Regional Seminar seeks to enhance family well-being in Asia and the Pacific
At their heart is a call to in invest in our people: to improve access to healthcare and education. Only a healthy population can study, work and become more prosperous. The universal basic healthcare schemes established by Bhutan and Thailand are success stories to build on. Expanding social protection to low income families through cash transfers can also help underpin a healthy society. Increasing investment in education is fundamental to both development and equality.
Here the key to success is making secondary education genuinely accessible and affordable, including for those living in rural areas. Where universal access has been achieved, the focus must be on improving quality.
Social Development Division
This means upskilling teachers and improving curricula, and tailoring education to future labour markets and new technologies. Equipping people to exploit frontier technologies is becoming more important by the minute. It can quicken the pace of development. But it is also creating a digital divide which must be bridged.
Fighting inequality in Asia and the Pacific | United Nations ESCAP
So investment in ICT infrastructure is key, to support innovative technologies and ensure no one is left behind. Put simply, we need better broadband access across our region. This is also true when it comes to tackling climate change, disasters and environmental degradation. We know these hazards are pushing people back into poverty and can entrench inequality.
Better urban planning, regular school health check-ups in poorer neighborhoods, and legislation guaranteeing the right to a clean, safe and healthy environment into constitutions should be part of our response. The robust growth Asia and the Pacific continues to enjoy, gives us an opportunity to take decisive action across all these areas. But for this to happen, fiscal policy needs to be adjusted.
Public expenditure could then be made more efficient and progressive, the proceeds of growth shared more widely, and inequalities reduced. My hope is that leaders will seize the moment, strengthen our commitment to fighting inequality on all fronts and put us back on track to sustainable development in Asia and the Pacific.
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He noted that the cooperation and betterment of social welfare and development were among the core elements of the Vientiane Action Programme that would help build the ASEAN Community and enhance a community of caring societies. Thailand realised the importance of the ASEAN Community and also the East Asian Community in successfully meeting the common challenges arising from the impact of globalisation.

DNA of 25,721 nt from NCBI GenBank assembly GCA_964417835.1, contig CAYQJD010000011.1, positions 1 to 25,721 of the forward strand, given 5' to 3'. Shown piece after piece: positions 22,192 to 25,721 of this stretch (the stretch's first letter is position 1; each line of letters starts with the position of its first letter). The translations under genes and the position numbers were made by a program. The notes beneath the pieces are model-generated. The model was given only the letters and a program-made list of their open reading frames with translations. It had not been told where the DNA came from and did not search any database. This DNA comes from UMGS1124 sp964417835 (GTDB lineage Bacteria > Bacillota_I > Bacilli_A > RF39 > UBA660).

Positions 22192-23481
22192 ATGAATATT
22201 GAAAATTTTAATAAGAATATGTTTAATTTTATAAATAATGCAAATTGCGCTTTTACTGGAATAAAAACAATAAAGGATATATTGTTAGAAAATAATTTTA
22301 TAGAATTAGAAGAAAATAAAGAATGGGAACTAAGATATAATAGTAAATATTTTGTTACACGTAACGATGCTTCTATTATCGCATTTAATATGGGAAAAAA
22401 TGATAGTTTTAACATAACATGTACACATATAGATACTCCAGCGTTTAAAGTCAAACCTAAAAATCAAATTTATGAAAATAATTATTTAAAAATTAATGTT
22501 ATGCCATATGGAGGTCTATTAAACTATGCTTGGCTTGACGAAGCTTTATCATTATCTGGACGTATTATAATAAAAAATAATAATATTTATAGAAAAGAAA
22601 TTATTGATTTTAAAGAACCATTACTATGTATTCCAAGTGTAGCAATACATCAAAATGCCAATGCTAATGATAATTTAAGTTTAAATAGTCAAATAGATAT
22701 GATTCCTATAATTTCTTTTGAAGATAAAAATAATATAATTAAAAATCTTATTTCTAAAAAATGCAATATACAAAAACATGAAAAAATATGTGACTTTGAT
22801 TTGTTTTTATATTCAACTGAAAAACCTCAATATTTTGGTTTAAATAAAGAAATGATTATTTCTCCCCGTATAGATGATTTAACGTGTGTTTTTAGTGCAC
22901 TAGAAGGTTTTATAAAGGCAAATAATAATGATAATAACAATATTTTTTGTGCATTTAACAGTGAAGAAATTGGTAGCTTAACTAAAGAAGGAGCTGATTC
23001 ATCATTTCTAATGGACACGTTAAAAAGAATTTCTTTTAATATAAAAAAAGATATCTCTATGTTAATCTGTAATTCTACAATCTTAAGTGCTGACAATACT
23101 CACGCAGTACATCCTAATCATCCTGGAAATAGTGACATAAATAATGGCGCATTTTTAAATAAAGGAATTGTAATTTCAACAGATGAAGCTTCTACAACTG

Such projects complemented other efforts to alleviate poverty and had significantly benefited the social capital of the country.
At regional level, he suggested developing social indicators, regional action plans and conducting research as possible initiatives for future cooperation. Moreover, he cited that even though ASEAN Member Countries were now increasingly relying on a self-help approach and south-south cooperation, ASEAN should also strengthen cooperation with friends and partners, bilaterally and multilaterally, and at both the regional and international levels.
The role and contribution of NGOs in social welfare and development should also be recognised and promoted. He believed that with the wealth of knowledge and experience of the Ministers, the 5th AMMSWD would be a fruitful meeting and would achieve its objectives at the country and regional levels.
We exchanged views on developments and emerging issues in the social sector that would have an impact on well-being of the peoples of ASEAN. We noted that social, economic and cultural changes arising from globalisation had added to the complexity of challenges in the social sector, affecting human security.
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In reiterating our firm belief that the family is the fundamental institution of society, we noted with interest that the Work Programme had highlighted the challenges arising from demographic developments in the region, in particular, the implications of the changing structure of the family on its role as a care-giver.
In the light of this, we advocated strengthening the family to enable them to take the lead in caring for the young, elderly and vulnerable.